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Wiring Up Wales

27 May 2016

The ABC Electrification team, including Costain, is now well underway on the Great Western Route Modernisation (GWRM) project to install electric power on the railway route between Swindon and Cardiff.

ABC – Alstom Babcock and Costain – was awarded two framework contracts in 2012 as part of the rail network’s National Electrification Programme. One was the London North West (South) contract between London and Crewe, the other West and Wales.

ABC Electrification is installing the overhead line equipment (OLE) between Swindon and Bristol Patchway using conventional equipment, while on the Bristol Patchway to Swansea section is responsible for OLE in open country, stations and tunnels, as well as alterations to a number of the bridges and viaducts to allow new rolling stock the necessary clearance with those structures.

Programme Director for the Welsh section of the GWRM is Brian Fisher. Some idea of the scale of the task facing the ABC teams based in Newport and Bristol can be seen from a few statistics: roughly 6000 overhead line structures have to be built over 350km of track, with 5000 piles and 1000 concrete foundations put in place. ABC together with a number of other contractors are carrying out 60 -plus major modifications to bridges and approximately 20 understructures.

“It’s a massive job,” said Brian. “It’s the sheer scale that makes it challenging.”

As one of the first stages of the job, a considerable amount of vegetation clearance alongside the lines is being undertaken, with this currently around 80% complete.

“The environmental challenges are quite difficult as we go through a lot of Sites of Special Scientific Interest. Additionally, banging in piles is quite a noisy operation, so going through centres of population is quite tricky.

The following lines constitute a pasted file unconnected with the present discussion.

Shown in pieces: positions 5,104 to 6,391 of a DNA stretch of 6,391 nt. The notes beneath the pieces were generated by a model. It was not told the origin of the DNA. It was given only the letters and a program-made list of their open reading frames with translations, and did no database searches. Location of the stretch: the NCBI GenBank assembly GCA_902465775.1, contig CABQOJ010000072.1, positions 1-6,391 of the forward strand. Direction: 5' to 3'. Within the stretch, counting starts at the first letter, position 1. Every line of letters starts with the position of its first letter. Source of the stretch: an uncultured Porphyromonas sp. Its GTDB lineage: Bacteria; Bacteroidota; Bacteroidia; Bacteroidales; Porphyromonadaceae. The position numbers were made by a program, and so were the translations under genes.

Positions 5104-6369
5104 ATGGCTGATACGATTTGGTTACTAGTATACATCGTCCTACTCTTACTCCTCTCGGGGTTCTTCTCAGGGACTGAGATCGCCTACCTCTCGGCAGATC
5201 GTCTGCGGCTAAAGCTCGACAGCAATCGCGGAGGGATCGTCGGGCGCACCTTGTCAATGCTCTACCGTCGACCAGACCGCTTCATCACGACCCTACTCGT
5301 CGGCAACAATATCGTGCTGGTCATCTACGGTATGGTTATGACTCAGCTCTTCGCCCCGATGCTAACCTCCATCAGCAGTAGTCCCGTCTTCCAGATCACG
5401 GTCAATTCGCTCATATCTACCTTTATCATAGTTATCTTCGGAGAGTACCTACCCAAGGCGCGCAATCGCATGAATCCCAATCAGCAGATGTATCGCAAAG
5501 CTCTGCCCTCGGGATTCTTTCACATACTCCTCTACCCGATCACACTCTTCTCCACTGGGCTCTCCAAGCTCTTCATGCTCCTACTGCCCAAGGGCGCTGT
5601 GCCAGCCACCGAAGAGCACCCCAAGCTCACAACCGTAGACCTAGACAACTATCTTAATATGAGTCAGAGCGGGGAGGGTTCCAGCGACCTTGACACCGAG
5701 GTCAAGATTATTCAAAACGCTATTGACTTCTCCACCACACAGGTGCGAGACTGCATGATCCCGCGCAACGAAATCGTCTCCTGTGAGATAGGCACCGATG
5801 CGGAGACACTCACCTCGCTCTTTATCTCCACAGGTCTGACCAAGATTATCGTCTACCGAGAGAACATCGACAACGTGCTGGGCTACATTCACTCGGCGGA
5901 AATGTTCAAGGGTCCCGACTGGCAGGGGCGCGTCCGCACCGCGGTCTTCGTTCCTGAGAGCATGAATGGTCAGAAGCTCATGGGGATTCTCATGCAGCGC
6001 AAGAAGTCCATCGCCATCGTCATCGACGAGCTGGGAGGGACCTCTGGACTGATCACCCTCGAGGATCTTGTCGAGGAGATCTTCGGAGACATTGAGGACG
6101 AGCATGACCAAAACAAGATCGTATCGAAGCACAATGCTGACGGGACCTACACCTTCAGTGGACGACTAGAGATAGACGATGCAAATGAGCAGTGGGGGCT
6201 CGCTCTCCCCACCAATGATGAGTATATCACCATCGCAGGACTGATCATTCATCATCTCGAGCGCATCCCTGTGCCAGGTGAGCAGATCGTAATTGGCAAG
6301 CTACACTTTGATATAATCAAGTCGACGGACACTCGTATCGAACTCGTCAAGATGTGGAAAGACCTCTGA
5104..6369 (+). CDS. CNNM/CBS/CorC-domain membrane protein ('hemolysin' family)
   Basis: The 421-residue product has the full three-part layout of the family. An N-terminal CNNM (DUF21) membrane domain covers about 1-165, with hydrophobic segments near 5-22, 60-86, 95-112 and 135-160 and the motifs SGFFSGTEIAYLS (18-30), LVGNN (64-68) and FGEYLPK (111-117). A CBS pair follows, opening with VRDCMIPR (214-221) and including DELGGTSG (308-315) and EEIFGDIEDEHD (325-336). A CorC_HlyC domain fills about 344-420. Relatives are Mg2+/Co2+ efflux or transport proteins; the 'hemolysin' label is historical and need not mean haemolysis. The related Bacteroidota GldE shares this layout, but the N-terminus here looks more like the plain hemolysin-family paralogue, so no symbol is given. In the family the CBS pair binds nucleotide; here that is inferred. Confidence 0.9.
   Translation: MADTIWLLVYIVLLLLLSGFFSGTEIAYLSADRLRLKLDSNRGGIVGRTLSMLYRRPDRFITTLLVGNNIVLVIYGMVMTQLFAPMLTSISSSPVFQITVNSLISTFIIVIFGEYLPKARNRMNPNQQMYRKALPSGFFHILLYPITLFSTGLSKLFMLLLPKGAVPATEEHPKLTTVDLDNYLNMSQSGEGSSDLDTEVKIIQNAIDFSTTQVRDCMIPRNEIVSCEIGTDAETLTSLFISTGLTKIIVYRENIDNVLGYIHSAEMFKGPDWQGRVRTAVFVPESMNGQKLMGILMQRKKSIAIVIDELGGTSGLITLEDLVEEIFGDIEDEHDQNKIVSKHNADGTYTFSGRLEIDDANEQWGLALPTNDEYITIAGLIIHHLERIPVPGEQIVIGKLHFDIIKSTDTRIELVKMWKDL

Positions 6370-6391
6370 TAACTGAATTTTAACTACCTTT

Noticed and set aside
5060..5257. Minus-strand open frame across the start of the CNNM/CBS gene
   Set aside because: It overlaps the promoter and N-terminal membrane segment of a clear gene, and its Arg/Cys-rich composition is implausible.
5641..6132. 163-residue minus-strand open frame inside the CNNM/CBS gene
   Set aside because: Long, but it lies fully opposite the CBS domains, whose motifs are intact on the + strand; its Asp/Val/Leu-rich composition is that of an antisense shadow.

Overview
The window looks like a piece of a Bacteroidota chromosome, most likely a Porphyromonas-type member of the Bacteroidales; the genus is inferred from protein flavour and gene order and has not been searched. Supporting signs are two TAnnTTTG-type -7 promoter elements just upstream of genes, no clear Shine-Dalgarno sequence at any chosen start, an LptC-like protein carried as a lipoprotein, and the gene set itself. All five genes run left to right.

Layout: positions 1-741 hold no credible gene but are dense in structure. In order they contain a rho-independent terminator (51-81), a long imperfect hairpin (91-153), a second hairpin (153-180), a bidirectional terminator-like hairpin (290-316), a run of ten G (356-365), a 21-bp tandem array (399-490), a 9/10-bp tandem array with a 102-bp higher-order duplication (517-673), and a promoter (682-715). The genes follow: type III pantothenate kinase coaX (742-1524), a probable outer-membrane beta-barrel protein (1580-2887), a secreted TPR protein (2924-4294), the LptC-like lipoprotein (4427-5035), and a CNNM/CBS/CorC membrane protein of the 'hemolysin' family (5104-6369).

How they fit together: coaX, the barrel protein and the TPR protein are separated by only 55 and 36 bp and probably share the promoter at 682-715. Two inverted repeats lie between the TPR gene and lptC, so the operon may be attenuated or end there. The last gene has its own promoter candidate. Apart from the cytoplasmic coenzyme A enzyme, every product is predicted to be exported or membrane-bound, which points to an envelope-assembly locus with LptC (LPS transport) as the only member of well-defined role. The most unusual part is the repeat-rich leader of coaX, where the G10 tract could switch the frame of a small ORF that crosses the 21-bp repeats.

“The focus is on the design and installing the foundations and piles for the OLE at the moment. In terms of foundation installation we’re around 20% through and we’re about to commence the steelwork above ground.

“The intention is to get construction completion by December 2017; at that point the wires will be up, to allow commissioning to take place.

“All the work is done in railway possessions [when the line is closed to rail traffic] because you’re working on a live railway.” This means a lot of night and weekend working.

One particularly challenging section for the work crews is within the 7km-long Severn Tunnel, where holes are being drilled in the tunnel lining and anchors installed for OLE.

“It’s not a particularly pleasant environment in which to work,” said Brian. “There’s a lot of soot and it’s a 100-plus year-old damp tunnel.”

Caption: The 400th pile for the overhead line equipment is driven in.



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